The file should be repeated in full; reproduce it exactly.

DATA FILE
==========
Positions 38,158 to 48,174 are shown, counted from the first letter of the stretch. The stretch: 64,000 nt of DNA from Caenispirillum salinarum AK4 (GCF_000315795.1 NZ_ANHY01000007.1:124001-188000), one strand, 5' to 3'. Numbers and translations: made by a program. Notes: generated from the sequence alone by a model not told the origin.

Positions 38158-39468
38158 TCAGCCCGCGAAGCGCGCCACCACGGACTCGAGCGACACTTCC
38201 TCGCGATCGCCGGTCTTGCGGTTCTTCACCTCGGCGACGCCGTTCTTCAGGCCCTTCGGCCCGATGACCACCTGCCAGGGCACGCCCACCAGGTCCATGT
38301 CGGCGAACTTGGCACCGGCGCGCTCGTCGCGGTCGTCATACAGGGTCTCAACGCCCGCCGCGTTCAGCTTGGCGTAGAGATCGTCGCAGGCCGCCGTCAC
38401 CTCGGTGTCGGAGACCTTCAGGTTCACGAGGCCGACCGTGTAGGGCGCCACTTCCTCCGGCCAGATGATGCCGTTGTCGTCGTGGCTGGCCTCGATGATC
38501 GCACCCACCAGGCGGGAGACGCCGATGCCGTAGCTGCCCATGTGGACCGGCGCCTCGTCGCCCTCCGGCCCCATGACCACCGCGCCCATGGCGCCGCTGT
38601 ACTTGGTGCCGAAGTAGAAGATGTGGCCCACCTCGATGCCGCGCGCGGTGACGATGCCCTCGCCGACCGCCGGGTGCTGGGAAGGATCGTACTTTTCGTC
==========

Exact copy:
Positions 38,158 to 48,174 are shown, counted from the first letter of the stretch. The stretch: 64,000 nt of DNA from Caenispirillum salinarum AK4 (GCF_000315795.1 NZ_ANHY01000007.1:124001-188000), one strand, 5' to 3'. Numbers and translations: made by a program. Notes: generated from the sequence alone by a model not told the origin.

Positions 38158-39468
38158 TCAGCCCGCGAAGCGCGCCACCACGGACTCGAGCGACACTTCC
38201 TCGCGATCGCCGGTCTTGCGGTTCTTCACCTCGGCGACGCCGTTCTTCAGGCCCTTCGGCCCGATGACCACCTGCCAGGGCACGCCCACCAGGTCCATGT
38301 CGGCGAACTTGGCACCGGCGCGCTCGTCGCGGTCGTCATACAGGGTCTCAACGCCCGCCGCGTTCAGCTTGGCGTAGAGATCGTCGCAGGCCGCCGTCAC
38401 CTCGGTGTCGGAGACCTTCAGGTTCACGAGGCCGACCGTGTAGGGCGCCACTTCCTCCGGCCAGATGATGCCGTTGTCGTCGTGGCTGGCCTCGATGATC
38501 GCACCCACCAGGCGGGAGACGCCGATGCCGTAGCTGCCCATGTGGACCGGCGCCTCGTCGCCCTCCGGCCCCATGACCACCGCGCCCATGGCGCCGCTGT
38601 ACTTGGTGCCGAAGTAGAAGATGTGGCCCACCTCGATGCCGCGCGCGGTGACGATGCCCTCGCCGACCGCCGGGTGCTGGGAAGGATCGTACTTTTCGTC